Nevada Amateur Radio Repeaters, Inc


IRLP provides a means to link radio repeaters together anywhere there is high speed internet connection (128 kbs or more) available. The IRLP uses Voice-Over-IP software and the power of the Internet to link repeaters world wide. The system uses its own custom interface board and Linux based software suite. IRLP makes interfacing a  radio system to the world simple and cost effective.

The IRLP runs a large network of dedicated servers and nodes to offer the very best in voice communications. The IRLP Amateur Radio network consists of hundreds of nodes (repeater plus an IRLP computer) across the world, linking them all with a full dynamic range 32 bit audio. Node connections are made with DTMF on a HT or other radio. The IRLP System Designer is David Cameron VE7LTD.

1) Node-to-Node Connections
Direct one node-to-another node or one node-to-many via a connection to a Reflector. Direct connect Node-to-Node is just like it sounds where node "A" connects direct with node "B". In this mode the two nodes (repeaters) are interconnected and no other IRLP connections are possible. While "A" and "B" are connected, anyone attempting to connect with either node A or B will be told by a wave file recording that: "The node you are calling is currently connected to call sign or node number".

2) Node-to-Reflector Connections
The IRLP system has a limited number of servers called "reflectors" that allow for many nodes to connect together for nets, special activities or HF style QSOs. When a node is connected to a reflector it hears all the audio streams that are sent between the nodes that are connected to the reflector. Nodes will come and go freely to the reflectors, however, some node owners will leave their nodes connected to a reflector as a gateway for the local area.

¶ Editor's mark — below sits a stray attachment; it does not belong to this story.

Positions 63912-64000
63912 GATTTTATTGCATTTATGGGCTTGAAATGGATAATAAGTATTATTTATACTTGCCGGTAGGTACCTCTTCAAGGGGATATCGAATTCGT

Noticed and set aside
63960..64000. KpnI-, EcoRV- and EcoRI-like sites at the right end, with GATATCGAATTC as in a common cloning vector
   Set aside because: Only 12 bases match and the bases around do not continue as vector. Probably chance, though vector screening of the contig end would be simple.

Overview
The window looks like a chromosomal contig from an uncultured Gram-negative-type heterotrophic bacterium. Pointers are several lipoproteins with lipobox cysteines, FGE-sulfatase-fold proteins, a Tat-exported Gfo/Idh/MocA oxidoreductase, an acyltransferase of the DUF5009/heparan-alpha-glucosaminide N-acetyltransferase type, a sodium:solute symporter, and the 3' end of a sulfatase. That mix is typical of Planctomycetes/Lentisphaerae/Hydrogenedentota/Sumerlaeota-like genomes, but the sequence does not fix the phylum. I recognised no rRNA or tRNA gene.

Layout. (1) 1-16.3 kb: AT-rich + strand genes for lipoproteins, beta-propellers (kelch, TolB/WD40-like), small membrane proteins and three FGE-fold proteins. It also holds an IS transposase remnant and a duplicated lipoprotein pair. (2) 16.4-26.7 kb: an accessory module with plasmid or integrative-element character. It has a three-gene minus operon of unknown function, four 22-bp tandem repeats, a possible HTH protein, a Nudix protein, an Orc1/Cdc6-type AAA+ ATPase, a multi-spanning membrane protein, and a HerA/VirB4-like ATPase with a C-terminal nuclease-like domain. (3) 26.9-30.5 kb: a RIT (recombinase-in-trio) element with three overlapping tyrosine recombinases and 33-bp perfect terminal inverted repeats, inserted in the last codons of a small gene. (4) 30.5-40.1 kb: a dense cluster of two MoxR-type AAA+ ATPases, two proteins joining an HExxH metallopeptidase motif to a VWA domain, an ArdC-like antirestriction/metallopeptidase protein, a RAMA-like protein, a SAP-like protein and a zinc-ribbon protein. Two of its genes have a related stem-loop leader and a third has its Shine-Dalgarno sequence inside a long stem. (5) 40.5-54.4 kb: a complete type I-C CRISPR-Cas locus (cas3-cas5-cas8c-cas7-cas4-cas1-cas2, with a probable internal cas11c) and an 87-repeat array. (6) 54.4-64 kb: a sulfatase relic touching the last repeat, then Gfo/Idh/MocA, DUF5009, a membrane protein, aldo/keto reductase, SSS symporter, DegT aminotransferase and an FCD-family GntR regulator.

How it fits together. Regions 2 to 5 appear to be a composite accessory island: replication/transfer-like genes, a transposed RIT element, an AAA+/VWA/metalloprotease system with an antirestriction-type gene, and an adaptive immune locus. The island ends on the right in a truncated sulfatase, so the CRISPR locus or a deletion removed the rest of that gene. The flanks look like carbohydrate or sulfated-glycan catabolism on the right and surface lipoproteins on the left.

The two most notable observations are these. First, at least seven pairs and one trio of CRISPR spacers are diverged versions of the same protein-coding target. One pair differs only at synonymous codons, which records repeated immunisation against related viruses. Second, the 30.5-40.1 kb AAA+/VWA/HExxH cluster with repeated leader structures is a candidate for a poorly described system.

Node connections to NARRI's ten IRLP reflector channels can be viewed HERE

Node 3210 was installed by W7AOR March 22, 2001 as the first node in Las Vegas and first full time VoIP repeater. Node 3290 followed on September 15, 2001 and the Western Reflector 925 was installed December 12, 2001. Many other NARRI nodes have followed.


Control of node connections is normally restricted to NARRI members, public service net control operators and visiting IRLP node owners and control operators. Visitors should E-mail to gain access codes for the NARRI  nodes they want to use. The Gateway to the Western Reflector is open to non NARRI hams to talk to whoever they hear. They may call CQ to obtain a contact.

  • Node 3641 447.000 MHz (-) PL 123 Hz. Gateway to Western Reflector (Open Access).
  • Node 3260 147.000 (+) PL 123 Secondary Gateway to Western Reflector Channel 0.
  • Node 3290 145.370 (-) PL 123 Coverage on I-15 from Jean to Mesquite and East - West on US 95 ¹
  • Node 3194 447.725 (-) PL 107.2 Used to monitor Reflector Channels 7 and 8 that is used for NV Section ARRL  and other Emcom nets ¹
  • Node 3396 146.640 (-) PL 123 Tonopah, NV ¹
  • Node 3705 449.825 (-) PL 123 Mesquite, NV ¹
  • Node 3491 449.750 (-) PL 123 Pahrump, NV ¹
  • Node 3082 441.650 (+) PL 123 Reno-Sparks, NV ¹

    ¹ Nevada Interconnect. See West Ref Map Section of this web site using side button.

The Western Reflector is a IRLP Reflector with ten channels ( 9250 through 9259). It is located in a co-location facility in Las Vegas with very high bandwidth, much more than a T-1. It provides for multi node connections on each channel as opposed to a single node-to-node connection. The reflector allows for the linking of numerous node together for nets, multi node QSOs, and other special uses.

The Las Vegas 447.000 (-) PL 123 repeater is normally connected to the Western Reflector Channel 0 (the main channel) as the local open Las Vegas area gateway. The reflector is online and available 24 hours a day, seven days per week.